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Durham Police Chief CJ Davis tapped to lead national black law enforcement group

Durham police chief new president of the National Organization Of Black Law Enforcement Executives

Durham police chief C.J. Davis, the 42nd national president of the National Organization Of Black Law Enforcement Executives (NOBLE). Chief Davis was sworn in on August 14, in New Orleans, during NOBLE’s 43rd Annual Training Conference & Exhibition.
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Durham police chief C.J. Davis, the 42nd national president of the National Organization Of Black Law Enforcement Executives (NOBLE). Chief Davis was sworn in on August 14, in New Orleans, during NOBLE’s 43rd Annual Training Conference & Exhibition.

A national law enforcement organization has chosen Durham’s police chief to be its next president.

Durham Police Chief C.J. Davis will lead the National Organization of Black Law Enforcement Executives, after being installed Wednesday during the organization’s training conference in New Orleans, according to a news release.

“I am excited about the opportunity to lead this great organization during this critical time in our nation and world,” Davis said in the release. “There is important work to be done. NOBLE is in the perfect position to help produce solutions as we continue to strive for equity in the administration of justice for all communities.”

Davis was accompanied by Durham Mayor Steve Schewel.

She is the organization’s 42nd president. It has more than 3,000 members worldwide.

Davis will be responsible for the strategic direction of the organization, the release says.

Davis has been Durham’s police chief since June 2016, becoming the first African-American woman to lead the department. She previously served 28 years with the Atlanta Police Department where she received training opportunities abroad. One of those was with the Israel National Police in 2012, which she has described as a “leadership” opportunity to “build community and police relations.”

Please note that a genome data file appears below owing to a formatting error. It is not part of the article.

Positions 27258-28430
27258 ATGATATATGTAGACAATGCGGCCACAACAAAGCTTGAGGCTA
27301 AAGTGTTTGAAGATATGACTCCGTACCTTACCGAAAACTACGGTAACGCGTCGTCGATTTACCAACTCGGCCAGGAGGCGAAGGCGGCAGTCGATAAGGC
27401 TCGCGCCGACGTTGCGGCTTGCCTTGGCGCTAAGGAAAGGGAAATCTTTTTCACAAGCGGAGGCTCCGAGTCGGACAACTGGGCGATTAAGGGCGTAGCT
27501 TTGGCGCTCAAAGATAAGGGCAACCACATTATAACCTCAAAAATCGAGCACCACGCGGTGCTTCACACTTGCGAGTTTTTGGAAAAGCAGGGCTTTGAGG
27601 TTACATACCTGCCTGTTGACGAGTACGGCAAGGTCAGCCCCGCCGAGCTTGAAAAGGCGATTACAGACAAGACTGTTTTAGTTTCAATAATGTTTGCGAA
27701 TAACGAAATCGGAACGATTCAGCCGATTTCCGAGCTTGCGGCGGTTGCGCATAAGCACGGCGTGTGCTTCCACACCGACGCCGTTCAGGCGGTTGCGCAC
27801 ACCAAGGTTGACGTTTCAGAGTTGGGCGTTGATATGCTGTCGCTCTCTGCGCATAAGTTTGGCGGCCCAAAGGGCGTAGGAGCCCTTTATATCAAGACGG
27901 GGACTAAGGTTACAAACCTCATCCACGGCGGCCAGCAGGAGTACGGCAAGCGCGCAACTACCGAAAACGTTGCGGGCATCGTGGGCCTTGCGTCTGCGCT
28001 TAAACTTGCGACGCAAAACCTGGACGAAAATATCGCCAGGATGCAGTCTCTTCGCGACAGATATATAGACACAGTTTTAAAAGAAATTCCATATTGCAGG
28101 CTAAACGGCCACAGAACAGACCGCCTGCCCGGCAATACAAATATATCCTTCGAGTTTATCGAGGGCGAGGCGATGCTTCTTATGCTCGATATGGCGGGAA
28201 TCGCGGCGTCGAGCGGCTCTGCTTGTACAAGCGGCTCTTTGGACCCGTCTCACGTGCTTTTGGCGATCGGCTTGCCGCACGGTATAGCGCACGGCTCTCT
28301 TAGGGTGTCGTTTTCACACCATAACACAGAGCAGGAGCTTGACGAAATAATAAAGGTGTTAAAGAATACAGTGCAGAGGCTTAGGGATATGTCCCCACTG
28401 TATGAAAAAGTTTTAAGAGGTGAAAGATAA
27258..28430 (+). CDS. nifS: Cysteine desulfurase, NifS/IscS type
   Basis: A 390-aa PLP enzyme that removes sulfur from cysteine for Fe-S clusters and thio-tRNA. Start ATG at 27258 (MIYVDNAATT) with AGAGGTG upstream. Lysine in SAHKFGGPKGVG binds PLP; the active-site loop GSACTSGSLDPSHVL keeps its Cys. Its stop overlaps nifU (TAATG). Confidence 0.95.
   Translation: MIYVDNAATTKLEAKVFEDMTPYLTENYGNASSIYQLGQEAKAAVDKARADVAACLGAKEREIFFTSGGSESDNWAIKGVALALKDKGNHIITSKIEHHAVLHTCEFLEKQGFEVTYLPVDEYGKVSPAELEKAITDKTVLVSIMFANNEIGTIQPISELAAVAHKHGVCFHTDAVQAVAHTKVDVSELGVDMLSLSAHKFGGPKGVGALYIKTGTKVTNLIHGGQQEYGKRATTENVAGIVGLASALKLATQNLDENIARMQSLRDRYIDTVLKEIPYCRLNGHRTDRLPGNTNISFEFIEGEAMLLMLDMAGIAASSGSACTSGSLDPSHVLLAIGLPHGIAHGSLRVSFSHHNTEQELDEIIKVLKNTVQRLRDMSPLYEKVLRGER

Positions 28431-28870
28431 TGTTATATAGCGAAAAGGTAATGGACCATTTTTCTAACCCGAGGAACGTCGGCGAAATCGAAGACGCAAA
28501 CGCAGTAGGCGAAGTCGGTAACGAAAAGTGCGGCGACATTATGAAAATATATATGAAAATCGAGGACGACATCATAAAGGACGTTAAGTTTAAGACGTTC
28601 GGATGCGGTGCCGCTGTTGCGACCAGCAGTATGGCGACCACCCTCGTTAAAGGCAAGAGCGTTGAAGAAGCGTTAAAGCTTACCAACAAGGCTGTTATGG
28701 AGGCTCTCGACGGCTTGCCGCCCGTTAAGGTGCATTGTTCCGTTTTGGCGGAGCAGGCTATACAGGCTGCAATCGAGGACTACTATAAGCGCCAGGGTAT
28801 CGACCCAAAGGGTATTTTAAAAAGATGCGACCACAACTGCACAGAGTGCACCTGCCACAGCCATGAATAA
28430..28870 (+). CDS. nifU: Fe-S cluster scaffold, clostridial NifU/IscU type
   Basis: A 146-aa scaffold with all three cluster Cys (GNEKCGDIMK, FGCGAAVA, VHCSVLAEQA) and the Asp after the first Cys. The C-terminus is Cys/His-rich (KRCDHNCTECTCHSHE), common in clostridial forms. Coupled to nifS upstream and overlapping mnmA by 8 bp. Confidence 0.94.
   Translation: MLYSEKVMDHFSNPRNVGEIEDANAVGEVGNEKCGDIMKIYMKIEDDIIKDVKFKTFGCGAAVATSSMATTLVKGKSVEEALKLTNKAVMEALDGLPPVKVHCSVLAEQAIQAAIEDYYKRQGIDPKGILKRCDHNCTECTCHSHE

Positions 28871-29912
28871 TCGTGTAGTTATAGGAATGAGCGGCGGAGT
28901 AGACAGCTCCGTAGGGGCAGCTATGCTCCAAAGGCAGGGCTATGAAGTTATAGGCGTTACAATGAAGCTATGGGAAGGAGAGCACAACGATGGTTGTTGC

Davis had cited her trip to Israel, along with saying no similar training was being planned, in a memo to the city manager last year. The City Council cited the Israel reference in a statement condemning militarized policing, unleashing months of criticism from area rabbis and others and three lawsuits. Despite requests to remove Israel from the statement, the city let the wording stand.

Two months ago, the City Council rejected Davis’ request for 18 additional officers. She had wanted to deploy the new officers in District 4, where officers’ beats and work schedules would be adjusted. The Police Department now has 547 sworn officers.

Mayor Pro Tem Jillian Johnson said then that the Police Department didn’t need the extra officers given long-term improvements in crime trends, staffing levels and response times.

The request also came as reported incidents of violent crime were up 17%, as of June 1, compared to the same period last year.

The violent crime rate has dropped off since then, up 6.1% as of Aug 10, compared to the same period last year.

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Joe Johnson is a reporter covering breaking stories for The News & Observer. He most recently covered towns in western Wake County and Chatham County. Before that, he covered high school sports for The Herald-Sun.
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